Georgiann Potts

Writer’s Note: And just like that, the whole world changed. This “new normal” is one that doesn’t feel “normal” at all. Being asked to stay at home, gather only in very small groups, and to use “social distance” to separate ourselves physically ... That doesn’t resemble any “normal” that I’ve ever known.

President Trump says we are at war. Although critics criticize him for saying that, I believe he is right. These are historic times and each of us is playing a part in making that history.

The world is experiencing wartime realities. No, people aren’t being shot at or bombed, but nearly every country is being invaded. The invader is invisible, relentless. Worldwide, people are taking extraordinary steps to protect themselves and others.

As many of you will guess, my response to this nightmare is to do research. I’m not a medical professional; heck, I’m not even a particularly good patient! But I am curious, and I’ll bet you are, too.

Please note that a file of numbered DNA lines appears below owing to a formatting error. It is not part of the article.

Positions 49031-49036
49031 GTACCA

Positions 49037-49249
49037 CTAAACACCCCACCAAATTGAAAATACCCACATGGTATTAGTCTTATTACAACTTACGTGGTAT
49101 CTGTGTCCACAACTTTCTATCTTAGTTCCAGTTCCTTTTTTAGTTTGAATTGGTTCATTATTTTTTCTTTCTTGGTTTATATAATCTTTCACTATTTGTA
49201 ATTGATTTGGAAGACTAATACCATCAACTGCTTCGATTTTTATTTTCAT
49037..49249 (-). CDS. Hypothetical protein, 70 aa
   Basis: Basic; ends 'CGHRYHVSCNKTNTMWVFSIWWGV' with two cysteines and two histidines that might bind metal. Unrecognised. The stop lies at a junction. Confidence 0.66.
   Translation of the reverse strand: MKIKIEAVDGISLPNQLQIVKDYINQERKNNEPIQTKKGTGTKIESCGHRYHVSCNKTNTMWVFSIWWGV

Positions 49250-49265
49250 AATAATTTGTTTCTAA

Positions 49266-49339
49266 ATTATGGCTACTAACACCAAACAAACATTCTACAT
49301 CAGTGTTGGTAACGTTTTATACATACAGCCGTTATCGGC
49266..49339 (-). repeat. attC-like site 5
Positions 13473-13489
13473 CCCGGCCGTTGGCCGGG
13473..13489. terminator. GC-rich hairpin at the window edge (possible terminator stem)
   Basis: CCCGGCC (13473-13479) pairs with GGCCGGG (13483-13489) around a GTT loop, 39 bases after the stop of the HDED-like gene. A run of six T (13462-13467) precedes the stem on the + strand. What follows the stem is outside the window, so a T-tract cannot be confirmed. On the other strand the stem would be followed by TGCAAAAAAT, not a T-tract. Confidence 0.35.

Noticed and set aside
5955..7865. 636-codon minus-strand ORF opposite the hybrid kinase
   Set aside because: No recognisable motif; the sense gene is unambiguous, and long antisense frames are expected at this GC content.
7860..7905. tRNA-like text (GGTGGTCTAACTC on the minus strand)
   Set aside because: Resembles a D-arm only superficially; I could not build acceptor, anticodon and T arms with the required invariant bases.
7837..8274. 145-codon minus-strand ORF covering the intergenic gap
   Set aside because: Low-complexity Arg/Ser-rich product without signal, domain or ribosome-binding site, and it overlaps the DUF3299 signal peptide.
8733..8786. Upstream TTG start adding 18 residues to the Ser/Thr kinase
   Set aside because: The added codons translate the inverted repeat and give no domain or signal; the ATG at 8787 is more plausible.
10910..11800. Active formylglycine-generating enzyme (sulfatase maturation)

The Best of Times, the Worst of Times

“It was the best of times, it was the worst of times, it was the age of wisdom, it was the age of foolishness ...” British novelist Charles Dickens opened his novel, A Tale of Two Cities, with these words. For those of you unfamiliar with the book, it is set in Paris and London (the “two cities” referred to in the title) during the chaos of the French Revolution. Dickens was masterful at capturing the fear and chaos that reigned then.